App: Google Search
Publisher: Google, Inc.
Release date: October 23, 2012; Updated November 12, 2012 for Windows RT
Supported platforms: (x86), Windows 8 (x64), Windows RT
Note: The Google Search app is now available for Windows RT as well. (The original version was not.)
Online advertising giant Google surprised onlookers by releasing its first Metro-styled app for Windows 8 this week. But the Google Search app is only new to this platform: It’s a port of the Google Search app for iPhone. (The Google app for Windows Phone is much less full-featured and thus somewhat unrelated.)
And there’s nothing wrong with that. Just as the iPhone version of this app provides a way for Google users to access their favorite services from their handset of choice, this Metro app allows Windows 8 device users to do the same. It’s also an interesting preview, perhaps, of a coming Chrome app for Windows 8.
It all starts with a nice tutorial and, as you might expect, this app works a bit better with a touch screen than it does on a conventional PC.
Google Search for Windows 8 provides the same basic features in the iOS app. You get a nice, big, touch-friend search box, providing you with access to the world’s most popular search engine.
Results appear as they do on the Google web site, and when you navigate into an actual site linked to from Google, that site opens within the Google app rather than triggering IE 10.
One hidden purpose behind this app is its ability to embed Google’s search service directly into Windows 8, like a tick: Now, when you use the system-wide Search charm, you can target your search at Google instead of Bing.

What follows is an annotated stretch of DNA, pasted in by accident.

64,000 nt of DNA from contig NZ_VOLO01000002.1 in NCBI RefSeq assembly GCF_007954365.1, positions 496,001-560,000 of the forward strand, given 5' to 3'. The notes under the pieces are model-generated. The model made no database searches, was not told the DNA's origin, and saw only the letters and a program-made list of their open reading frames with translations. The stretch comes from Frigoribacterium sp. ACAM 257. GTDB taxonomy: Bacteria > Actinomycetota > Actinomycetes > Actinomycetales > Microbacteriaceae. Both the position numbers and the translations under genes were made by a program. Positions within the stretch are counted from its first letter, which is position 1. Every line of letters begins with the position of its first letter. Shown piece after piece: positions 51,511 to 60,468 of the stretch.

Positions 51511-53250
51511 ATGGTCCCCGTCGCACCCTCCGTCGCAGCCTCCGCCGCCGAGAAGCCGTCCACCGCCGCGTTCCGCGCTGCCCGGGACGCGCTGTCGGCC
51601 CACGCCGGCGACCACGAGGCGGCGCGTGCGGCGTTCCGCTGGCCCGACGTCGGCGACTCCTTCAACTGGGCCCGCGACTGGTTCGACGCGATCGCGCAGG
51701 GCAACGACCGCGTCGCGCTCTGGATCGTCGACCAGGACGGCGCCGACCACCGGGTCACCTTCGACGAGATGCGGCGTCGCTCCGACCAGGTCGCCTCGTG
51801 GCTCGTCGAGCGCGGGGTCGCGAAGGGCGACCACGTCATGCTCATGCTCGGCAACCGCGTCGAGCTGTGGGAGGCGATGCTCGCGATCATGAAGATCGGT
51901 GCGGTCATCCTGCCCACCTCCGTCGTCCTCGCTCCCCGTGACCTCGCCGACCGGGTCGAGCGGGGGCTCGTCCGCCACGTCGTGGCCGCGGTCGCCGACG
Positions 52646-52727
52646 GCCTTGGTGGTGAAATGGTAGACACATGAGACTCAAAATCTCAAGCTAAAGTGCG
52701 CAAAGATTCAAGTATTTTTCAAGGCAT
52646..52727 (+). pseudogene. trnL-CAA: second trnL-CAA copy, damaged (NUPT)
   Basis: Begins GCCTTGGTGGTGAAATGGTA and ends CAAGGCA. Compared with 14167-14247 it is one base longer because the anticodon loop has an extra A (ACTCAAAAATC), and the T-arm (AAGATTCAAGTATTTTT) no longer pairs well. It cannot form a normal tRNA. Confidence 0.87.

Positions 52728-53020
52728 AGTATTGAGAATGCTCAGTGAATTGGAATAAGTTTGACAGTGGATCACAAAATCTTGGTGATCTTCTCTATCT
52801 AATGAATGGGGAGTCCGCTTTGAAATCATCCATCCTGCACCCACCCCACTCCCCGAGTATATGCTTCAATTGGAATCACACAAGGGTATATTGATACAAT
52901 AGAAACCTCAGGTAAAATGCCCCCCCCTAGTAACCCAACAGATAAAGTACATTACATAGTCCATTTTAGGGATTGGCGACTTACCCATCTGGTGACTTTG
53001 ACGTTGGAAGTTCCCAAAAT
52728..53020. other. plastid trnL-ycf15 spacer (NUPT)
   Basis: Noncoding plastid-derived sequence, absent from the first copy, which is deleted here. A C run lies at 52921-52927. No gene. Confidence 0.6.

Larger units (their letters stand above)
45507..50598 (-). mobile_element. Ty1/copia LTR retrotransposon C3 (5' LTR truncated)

But numerous key Google services are available directly through the app as well. You can perform voice searches using your PC’s microphone, which is nice. But the Apps link provides a grid of Google web apps, similar to the new tab view in Google Chrome. These include in-app access to Gmail, Google Calendar, YouTube, Google Reader, Google Maps, and much, much more.
Missing, however, is the Google Goggles feature from the iOS app. This lets you identify items in the real world, similar to Bing Vision on Windows Phone. This isn’t a huge loss when you consider that a phone is far more likely to be accompanying you around in the world than is a Windows 8 tablet.
Overall, Google Search is a surprisingly solid entry and a must-have app for anyone using both Windows 8/RT and Google services.